Decided it was time to refine my anchor snubber. For those who don’t know, the snubber is a piece of line that is stretchier than chain, used to take the strain off the chain and the windlass. The chain is let out, then one end of the snubber is either tied or hooked to the chain. The other end is secured on deck to either a cleat or a kingpost. Then the chain is let our further until the snubber is taut and the chain between the hook and the windlass is slack. Now, if the boat gets to hobby-horsing or dancing at anchor, when it comes up to the end of its tether, it stops softly as the nylon snubber stretches some, rather than stopping hard as it would if it came to the end of the un-stretchy chain. Much easier on equipment and nerves and lessens the chance of yanking the anchor out.
Anyway, my old snubber, while serviceable, was getting a little shabby looking. It was made up of two separate lines with thimbled eyes on one end. The thimbles were getting cock-eyed and the lines were different sizes. The arrangement of shackles to get these two eyes connected to one chain hook was a downright embarrassment. Time to straighten things up.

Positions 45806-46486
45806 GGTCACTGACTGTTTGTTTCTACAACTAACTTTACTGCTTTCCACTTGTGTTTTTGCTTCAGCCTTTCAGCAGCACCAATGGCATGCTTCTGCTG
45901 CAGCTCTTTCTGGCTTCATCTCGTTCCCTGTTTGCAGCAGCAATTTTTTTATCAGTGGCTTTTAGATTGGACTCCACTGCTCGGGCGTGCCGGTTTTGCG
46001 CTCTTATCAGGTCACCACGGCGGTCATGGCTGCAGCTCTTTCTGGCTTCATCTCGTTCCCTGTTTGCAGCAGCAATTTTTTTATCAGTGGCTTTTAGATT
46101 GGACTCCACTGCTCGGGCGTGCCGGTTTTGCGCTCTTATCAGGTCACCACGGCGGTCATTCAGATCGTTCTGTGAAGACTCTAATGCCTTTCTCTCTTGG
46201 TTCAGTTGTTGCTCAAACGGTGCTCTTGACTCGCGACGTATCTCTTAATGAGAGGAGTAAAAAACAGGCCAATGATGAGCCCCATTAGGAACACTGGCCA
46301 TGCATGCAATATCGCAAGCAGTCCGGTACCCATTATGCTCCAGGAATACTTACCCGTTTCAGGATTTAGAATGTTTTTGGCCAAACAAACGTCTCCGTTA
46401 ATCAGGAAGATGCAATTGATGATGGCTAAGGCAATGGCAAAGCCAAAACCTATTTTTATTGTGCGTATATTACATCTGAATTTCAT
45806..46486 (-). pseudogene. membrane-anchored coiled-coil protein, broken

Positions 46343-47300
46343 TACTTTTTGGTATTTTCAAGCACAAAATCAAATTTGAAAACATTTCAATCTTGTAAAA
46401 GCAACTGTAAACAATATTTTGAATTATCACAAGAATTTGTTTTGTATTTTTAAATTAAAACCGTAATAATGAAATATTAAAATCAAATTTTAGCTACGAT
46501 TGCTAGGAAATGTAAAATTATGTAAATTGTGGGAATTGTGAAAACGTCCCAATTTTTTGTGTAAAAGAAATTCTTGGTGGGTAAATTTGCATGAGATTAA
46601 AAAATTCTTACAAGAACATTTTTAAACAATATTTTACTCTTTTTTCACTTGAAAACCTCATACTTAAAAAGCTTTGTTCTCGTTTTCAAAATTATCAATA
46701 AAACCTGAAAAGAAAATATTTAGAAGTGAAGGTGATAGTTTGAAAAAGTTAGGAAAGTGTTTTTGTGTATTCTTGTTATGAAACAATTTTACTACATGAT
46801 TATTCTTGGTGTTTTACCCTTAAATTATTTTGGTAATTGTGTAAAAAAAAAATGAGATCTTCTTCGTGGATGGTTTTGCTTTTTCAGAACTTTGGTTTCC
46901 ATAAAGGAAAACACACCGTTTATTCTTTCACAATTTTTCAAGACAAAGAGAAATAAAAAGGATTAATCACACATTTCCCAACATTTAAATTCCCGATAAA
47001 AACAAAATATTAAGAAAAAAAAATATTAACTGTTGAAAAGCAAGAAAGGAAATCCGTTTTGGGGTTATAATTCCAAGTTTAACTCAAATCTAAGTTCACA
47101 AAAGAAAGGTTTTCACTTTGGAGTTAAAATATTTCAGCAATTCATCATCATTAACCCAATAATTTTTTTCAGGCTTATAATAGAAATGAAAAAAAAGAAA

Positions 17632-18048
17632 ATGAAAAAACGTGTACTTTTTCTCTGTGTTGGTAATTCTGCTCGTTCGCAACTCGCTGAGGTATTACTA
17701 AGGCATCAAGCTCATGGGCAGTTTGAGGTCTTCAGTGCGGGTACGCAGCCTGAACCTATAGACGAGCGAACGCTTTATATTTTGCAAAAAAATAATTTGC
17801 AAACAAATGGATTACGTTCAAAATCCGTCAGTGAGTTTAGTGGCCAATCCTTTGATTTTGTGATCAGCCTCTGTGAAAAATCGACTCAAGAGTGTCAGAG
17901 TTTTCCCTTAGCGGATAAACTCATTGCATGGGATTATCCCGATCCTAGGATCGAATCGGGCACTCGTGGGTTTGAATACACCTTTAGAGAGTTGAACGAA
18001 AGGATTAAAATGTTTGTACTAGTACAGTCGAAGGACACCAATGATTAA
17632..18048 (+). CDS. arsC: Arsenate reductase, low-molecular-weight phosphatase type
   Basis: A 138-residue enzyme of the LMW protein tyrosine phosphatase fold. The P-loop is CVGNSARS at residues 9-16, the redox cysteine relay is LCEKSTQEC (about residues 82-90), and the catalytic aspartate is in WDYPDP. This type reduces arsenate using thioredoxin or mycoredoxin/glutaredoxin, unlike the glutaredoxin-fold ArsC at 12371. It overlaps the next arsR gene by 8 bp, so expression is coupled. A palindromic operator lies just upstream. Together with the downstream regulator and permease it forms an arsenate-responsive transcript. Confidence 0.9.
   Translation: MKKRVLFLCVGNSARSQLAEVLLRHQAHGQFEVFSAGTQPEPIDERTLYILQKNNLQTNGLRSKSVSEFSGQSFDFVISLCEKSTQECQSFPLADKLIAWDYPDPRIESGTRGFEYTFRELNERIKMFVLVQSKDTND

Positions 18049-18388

I started by finding a long enough piece of 3/4″ three-strand nylon in the lazarette. I middled it around a rusty, but still serviceable, thimble and then put on a temporary seizing using a doubled constrictor knot.
Next, I wrapped the eye using tarred nylon marline and removed the constrictor knot when I got close to the end of the wraps:
Passed the working end through the eye and pulled the other end to bury the crossover.
Made a few frapping turns to tighten the wraps and also protect them from chafe:
But, for real chafe protection, there’s nothing like old fire hose (Thank you, Silverton Volunteer Fire Department) which I sewed in place using waxed sail thread and also seized in place using a doubled constrictor knot backed up by a surgeon’s knot. Nothing like the belt and suspenders approach for peace of mind.
Add some more anti-chafe gear where the line will run through the hawse pipes and we’re good to go.